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Serie A CEO Apologises for Controversial Anti-Racism Campaign Featuring Monkeys

Gianni Verschueren@ReverschPassFeatured ColumnistDecember 17, 2019

MILAN, ITALY - AUGUST 26: Serie A Tim logo on the shirt of Mauro Icardi of Internazionale  during the Italian Serie A   match between Internazionale v Torino at the San Siro on August 26, 2018 in Milan Italy (Photo by Laurens Lindhout/Soccrates/Getty Images)
Soccrates Images/Getty Images

Serie A CEO Luigi De Siervo has apologised for the league's latest racism controversy, which saw artwork featuring monkeys used in an anti-racism campaign.Β 

The campaign has been widely criticised, and while De Siervo tried to explain the reasoning behind the decision, he has also apologised, per Football Italia:

"I apologise to anyone who was offended by the work created by Simone Fugazzotto last May, for the Coppa Italia Final.

"Despite the artist explaining that the meaning of his creation was really a message against racism, the work has still appeared questionable to many.

"What cannot be questioned is the strong and constant condemnation by Lega Serie A against all forms of discrimination and racism, which we are committed to eradicating from our league."

ROME, ITALY - MAY 14:  Luigi De Siervo attends during the A-Words at Ara Pacis on May 14, 2019 in Rome, Italy.  (Photo by Valerio Pennicino/Getty Images for Lega Serie A)
Valerio Pennicino/Getty Images

Football Italia also spoke with the artist, who explained he always uses monkey motifs in his work and believes art "creates discussion and controversy." He also likened his work to that of Oliviero Toscani, who used the theme of discrimination in ads for Benetton.

Here's a look at the artwork:

footballitalia @footballitalia

#SerieA CEO Luigi De Siervo apologises for the offence caused by the League’s anti-racism initiative, which featured monkeys https://t.co/ZtFwDzlGaz #NoToRacism #KickItOut https://t.co/4iancJqKBE

While both De Siervo and Fugazzotto explained the art was supposed to be anti-racism, it was still widely panned. AS Roma and AC Milan, the two Serie A clubs who have been most vocal about the league's problems with racism, both made statements:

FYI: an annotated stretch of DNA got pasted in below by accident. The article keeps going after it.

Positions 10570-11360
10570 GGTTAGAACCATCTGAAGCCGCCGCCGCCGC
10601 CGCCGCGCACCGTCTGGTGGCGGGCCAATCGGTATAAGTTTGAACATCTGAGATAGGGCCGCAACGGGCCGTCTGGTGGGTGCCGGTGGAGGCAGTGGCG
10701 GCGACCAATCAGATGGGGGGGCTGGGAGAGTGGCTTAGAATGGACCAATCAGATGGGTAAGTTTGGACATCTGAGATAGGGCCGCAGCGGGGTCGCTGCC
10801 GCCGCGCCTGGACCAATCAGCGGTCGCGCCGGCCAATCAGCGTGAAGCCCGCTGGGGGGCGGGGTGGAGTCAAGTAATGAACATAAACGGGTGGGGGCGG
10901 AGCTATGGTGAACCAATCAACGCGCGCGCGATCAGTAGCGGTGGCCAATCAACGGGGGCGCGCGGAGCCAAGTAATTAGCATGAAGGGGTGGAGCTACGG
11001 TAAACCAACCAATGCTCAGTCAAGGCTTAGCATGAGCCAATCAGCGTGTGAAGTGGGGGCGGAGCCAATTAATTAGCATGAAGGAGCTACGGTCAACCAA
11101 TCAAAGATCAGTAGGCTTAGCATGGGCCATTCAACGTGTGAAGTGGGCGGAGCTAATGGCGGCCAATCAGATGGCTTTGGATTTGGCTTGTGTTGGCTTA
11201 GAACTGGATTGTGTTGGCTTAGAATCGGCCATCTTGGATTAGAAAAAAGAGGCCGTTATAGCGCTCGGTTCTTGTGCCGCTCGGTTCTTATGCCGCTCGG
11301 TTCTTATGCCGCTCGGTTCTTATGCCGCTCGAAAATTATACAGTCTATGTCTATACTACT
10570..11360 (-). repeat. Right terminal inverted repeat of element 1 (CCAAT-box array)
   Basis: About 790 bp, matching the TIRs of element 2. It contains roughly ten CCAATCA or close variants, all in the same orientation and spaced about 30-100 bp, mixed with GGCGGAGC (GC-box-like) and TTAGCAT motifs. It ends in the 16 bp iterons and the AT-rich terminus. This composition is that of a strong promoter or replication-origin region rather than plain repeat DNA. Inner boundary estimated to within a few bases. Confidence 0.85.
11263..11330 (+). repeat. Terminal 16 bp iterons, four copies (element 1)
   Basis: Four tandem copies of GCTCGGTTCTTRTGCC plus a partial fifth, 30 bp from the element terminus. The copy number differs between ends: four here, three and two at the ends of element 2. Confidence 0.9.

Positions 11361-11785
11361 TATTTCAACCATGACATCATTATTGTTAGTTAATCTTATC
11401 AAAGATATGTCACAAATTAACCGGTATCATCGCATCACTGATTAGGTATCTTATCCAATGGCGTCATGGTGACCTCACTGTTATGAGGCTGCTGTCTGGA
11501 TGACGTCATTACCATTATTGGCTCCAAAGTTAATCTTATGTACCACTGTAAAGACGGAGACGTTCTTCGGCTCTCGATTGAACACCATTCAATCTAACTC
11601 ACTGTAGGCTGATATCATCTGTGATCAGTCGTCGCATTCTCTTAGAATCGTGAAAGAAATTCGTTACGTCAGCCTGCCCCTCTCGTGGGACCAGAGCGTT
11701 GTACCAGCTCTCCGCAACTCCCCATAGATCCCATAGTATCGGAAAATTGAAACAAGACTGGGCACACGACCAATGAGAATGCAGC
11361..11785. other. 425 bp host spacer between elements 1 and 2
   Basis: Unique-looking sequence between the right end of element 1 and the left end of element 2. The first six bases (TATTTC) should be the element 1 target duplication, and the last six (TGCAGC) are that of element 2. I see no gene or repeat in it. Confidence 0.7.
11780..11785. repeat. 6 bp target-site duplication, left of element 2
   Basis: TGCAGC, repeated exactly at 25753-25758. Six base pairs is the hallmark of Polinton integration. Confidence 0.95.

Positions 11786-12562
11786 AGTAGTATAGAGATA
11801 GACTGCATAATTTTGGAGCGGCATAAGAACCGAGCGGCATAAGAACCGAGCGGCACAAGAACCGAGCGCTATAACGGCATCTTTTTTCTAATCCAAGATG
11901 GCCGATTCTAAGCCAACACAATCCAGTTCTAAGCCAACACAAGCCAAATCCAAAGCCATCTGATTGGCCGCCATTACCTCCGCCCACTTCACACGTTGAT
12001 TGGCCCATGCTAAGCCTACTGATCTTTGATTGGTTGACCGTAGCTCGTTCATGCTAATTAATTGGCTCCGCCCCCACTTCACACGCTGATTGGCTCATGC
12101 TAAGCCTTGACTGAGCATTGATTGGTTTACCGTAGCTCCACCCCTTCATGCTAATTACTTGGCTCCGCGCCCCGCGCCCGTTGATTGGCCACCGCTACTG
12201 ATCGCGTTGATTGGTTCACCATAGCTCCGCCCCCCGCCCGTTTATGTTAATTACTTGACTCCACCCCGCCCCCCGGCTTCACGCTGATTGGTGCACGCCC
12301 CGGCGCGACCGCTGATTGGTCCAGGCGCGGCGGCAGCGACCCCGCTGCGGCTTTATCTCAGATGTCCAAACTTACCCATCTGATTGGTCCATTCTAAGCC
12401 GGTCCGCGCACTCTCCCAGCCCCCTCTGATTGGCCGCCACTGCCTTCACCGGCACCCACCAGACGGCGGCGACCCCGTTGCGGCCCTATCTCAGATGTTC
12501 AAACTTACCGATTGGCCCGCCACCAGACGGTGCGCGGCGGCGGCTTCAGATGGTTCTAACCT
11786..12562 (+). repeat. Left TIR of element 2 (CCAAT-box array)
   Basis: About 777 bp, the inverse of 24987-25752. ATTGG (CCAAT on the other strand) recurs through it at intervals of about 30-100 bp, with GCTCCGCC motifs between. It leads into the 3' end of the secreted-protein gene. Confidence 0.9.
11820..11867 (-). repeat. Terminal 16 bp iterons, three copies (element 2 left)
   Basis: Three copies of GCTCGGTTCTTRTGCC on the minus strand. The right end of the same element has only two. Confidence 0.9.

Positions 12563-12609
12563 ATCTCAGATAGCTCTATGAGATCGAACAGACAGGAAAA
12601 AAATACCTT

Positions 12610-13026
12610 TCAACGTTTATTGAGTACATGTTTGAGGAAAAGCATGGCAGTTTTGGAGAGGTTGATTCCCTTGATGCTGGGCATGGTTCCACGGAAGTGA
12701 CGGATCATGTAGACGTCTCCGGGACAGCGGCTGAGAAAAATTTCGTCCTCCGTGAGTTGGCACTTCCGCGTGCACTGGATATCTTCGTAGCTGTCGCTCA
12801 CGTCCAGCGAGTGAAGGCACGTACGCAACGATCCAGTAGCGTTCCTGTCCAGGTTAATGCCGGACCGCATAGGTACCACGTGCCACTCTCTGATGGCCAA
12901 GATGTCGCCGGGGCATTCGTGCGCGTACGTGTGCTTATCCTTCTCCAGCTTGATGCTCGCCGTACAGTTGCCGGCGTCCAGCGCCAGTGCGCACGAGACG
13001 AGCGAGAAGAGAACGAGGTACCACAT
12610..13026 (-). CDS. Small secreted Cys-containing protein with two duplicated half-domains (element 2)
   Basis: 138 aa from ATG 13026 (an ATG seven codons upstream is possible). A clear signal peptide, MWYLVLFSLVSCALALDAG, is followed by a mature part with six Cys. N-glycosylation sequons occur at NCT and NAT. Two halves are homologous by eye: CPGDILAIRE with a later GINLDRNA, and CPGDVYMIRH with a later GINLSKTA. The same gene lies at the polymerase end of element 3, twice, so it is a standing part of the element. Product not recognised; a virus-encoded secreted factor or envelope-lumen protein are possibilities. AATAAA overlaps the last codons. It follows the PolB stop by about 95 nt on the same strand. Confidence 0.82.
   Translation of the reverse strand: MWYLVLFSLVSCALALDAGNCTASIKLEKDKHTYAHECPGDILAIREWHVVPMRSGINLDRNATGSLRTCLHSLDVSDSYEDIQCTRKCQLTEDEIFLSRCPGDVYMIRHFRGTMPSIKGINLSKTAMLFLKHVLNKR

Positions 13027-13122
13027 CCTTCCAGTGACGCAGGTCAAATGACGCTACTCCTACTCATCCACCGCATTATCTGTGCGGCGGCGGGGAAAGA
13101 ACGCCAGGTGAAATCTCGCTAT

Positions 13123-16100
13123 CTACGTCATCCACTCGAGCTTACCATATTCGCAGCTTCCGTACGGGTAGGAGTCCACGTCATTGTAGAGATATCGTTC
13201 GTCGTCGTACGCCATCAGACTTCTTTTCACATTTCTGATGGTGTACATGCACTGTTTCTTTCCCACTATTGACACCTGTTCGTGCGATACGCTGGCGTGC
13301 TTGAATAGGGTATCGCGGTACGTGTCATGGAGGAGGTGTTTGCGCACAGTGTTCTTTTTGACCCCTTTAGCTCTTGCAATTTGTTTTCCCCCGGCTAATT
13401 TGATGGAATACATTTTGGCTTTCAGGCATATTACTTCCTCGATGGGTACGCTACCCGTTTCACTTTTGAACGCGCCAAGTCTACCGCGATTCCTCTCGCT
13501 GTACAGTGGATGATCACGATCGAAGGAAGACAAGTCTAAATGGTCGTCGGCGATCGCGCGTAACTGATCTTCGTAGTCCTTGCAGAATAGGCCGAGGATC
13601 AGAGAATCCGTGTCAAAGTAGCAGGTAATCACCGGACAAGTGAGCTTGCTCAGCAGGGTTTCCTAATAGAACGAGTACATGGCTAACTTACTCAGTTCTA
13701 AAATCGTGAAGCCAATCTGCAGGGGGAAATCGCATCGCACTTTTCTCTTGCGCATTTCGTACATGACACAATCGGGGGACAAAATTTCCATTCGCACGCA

AS Roma English @ASRomaEN

#ASRoma was very surprised to see what appears to be an anti-racist campaign from Serie A featuring painted monkeys on social media today. We understand the league wants to tackle racism but we don’t believe this is the right way to do it. https://t.co/jVLImrgS0y

AC Milan @acmilan

Art can be powerful, but we strongly disagree with the use of monkeys as images in the fight against racism and were surprised by the total lack of consultation. @SerieA_EN https://t.co/M7wFjhsfj2

The latest controversy comes less than two weeks after a similar blunder from newspaper Corriere dello Sport, who used the term "Black Friday" along with a photo of Romelu Lukaku and Chris Smalling to promote an anti-racism campaign ahead of a match between Roma and Inter Milan.

Unlike De Siervo, the paper didn't apologise, but instead lashed out at the critics, defending their headline. In a joint statement, Roma and Milan announced a total ban on the paper and its reporters for the rest of 2019.

MILAN, ITALY - DECEMBER 06: Christopher Smalling  of As Roma  talking with Romelu Lukaku of FC Internazionale after the Serie A match between FC Internazionale and AS Roma at Stadio Giuseppe Meazza on December 6, 2019 in Milan, Italy. (Photo by MB Media/G
MB Media/Getty Images

De Siervo also found himself in hot water for a separate incident earlier this month. La Repubblica (h/t Football Italia) got hold of a tape in which the CEO told club representatives that directors have been instructed to shut down microphones if they pick up racist chanting in the stands.

The measure was taken after a New York Times article on Italy's many problems with racism in football.